The year before Whymper climbed the Matterhorn, another group (yes, of Englishmen, I'm afraid) was summering in the Engadine valley, on the other side of Switzerland, walking and taking the waters in a little village called St. Moritz. Someone suggested that these fellows should come back in the winter to try the local sport of tobogganing. The eventual result was the Cresta Run--still the world's most famous toboggan and bobsled run--and, in the end, one of the most famous of all winter-sports resorts. St. Moritz has everything: skating and curling; horse racing on the frozen lake; langlauf, or Nordic, skiing; and wonderful downhill skiing.
There is more than one way of getting from Zermatt to St. Moritz, but there's no doubt which is the most beautiful. The fancifully named is probably among the slower trains of the Swiss railroad (itself a wonder, running its clean and comfortable trains to all parts of the country in all weather with almost neurotic punctuality), for it takes around seven hours to make its 190-mile journey. But what a journey! From Zermatt the line plunges to Brig. Then it climbs through dramatic and glorious valleys toward Oberwald and Andermatt, en route to the Oberalp pass--at 6,670 feet, among the highest railroad lines in Europe.
Andermatt might be worth a break in one's journey. It is a pretty village with an exquisite baroque church, though one side of town is dominated by bleak barracks looking up at the bleaker mountains: this is one of the Swiss army's main centers for training ski troops. And although not much frequented by visitors from outside the country, it has some of the finest skiing in Switzerland. On my latest trip, though, I pressed on. The train climbed the last stretch of the line, past Reichenau and Filisur, amid gently falling snow, a wonderfully romantic sight as well as a welcoming one for skiers.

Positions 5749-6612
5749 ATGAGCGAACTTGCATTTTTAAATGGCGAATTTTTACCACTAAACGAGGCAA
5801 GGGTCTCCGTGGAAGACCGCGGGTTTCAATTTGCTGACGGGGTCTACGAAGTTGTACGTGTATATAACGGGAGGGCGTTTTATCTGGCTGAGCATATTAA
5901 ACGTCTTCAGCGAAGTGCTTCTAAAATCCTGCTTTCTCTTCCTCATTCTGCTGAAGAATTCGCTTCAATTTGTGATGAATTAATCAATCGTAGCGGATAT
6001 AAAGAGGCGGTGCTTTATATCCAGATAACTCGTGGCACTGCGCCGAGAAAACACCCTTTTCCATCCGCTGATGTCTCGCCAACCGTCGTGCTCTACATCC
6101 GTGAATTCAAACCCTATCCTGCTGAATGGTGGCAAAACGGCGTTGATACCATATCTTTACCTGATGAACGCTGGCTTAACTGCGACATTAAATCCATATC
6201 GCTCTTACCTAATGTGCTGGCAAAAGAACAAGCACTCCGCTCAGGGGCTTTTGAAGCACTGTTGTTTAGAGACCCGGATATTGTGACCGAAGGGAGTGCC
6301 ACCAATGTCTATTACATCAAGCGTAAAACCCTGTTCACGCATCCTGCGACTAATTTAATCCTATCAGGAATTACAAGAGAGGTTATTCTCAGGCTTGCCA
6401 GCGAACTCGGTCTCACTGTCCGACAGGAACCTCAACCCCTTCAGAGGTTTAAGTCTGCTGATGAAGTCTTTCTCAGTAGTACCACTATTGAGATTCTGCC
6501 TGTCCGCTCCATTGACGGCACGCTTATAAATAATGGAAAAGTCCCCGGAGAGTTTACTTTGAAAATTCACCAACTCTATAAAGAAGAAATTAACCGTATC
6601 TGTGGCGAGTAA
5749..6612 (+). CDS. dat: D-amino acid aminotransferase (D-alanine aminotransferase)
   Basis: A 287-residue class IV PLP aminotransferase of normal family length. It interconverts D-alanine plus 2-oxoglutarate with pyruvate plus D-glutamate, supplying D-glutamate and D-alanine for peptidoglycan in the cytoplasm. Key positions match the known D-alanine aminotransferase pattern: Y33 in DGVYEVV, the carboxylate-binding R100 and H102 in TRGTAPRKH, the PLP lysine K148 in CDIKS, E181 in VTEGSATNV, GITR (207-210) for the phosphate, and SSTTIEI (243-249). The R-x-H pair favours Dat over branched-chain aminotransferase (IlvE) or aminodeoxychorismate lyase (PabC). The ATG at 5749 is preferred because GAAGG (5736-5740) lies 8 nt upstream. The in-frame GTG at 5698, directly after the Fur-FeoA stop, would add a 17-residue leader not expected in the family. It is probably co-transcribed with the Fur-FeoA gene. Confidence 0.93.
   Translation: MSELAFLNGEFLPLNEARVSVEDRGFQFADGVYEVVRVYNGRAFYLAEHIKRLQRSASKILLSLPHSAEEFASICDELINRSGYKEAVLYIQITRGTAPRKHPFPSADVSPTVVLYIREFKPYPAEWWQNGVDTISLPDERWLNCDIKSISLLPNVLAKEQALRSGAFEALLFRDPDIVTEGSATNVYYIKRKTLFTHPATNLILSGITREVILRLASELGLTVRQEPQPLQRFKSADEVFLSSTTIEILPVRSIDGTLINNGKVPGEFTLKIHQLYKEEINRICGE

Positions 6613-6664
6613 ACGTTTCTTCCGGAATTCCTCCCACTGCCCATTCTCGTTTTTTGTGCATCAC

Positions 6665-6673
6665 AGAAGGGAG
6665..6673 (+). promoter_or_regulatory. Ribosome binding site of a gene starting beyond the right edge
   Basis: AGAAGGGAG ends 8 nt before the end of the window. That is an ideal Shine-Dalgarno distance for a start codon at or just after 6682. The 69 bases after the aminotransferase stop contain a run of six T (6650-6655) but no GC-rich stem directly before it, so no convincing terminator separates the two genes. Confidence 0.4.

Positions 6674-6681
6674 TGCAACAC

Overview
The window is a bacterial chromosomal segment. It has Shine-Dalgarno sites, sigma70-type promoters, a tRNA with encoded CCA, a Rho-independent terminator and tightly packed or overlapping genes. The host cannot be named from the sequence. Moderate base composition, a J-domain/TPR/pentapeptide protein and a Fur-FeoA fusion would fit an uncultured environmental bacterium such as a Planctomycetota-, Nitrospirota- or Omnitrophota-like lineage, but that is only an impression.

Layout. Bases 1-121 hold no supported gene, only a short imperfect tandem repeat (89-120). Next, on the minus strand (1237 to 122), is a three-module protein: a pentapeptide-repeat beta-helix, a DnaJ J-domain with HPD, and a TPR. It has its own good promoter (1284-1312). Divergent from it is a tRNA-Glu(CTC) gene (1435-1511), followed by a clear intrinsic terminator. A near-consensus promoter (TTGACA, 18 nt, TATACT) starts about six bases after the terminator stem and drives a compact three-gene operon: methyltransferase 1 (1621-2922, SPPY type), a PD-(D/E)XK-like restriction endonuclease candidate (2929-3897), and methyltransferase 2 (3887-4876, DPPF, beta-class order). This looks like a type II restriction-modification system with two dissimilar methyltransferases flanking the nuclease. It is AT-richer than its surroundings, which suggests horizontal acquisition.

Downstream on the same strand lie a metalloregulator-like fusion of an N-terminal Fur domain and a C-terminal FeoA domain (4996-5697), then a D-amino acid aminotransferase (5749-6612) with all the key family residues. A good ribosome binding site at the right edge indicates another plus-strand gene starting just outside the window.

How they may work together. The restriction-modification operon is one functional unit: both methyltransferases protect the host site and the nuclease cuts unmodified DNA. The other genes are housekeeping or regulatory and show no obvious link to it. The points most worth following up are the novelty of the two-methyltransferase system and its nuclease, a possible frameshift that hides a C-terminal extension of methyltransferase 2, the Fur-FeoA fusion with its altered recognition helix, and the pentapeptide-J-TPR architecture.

Once the most aristocratic of resorts, St. Moritz has slowly acquired a reputation as home to that unloved international class known as rich white trash. It's true that the town has, along with delightful survivals like Hanselmann's café and Glattfelders, a high fur-and-diamond count. All the talk last year was of the Russian invasion: not a military one but an influx of dubious-looking fellows riding in Mercedes, accompanied by overdressed women, badly dressed heavies, and vast quantities of dollar bills obtained by who knows what entrepreneurial methods.
For those of us who can't afford the Kulm or the Palace hotel (or the boutiques bearing names like Giorgio Armani and Hermès which surround them), there are alternatives to the town itself as a place to stay. Celerina, near St. Moritz, is less oppressively opulent and has its own direct access to the slopes; as I had found before, it is pleasant enough. But last year I made a discovery that may change my skiing life: a few miles up the Engadine valley from St. Moritz, twenty minutes or so from the railroad station by bus, is Sils Maria, one of the Good Places on earth. It is a charming, quiet, unaffected village, and a dream come true both for skiers and for intellectual snobs.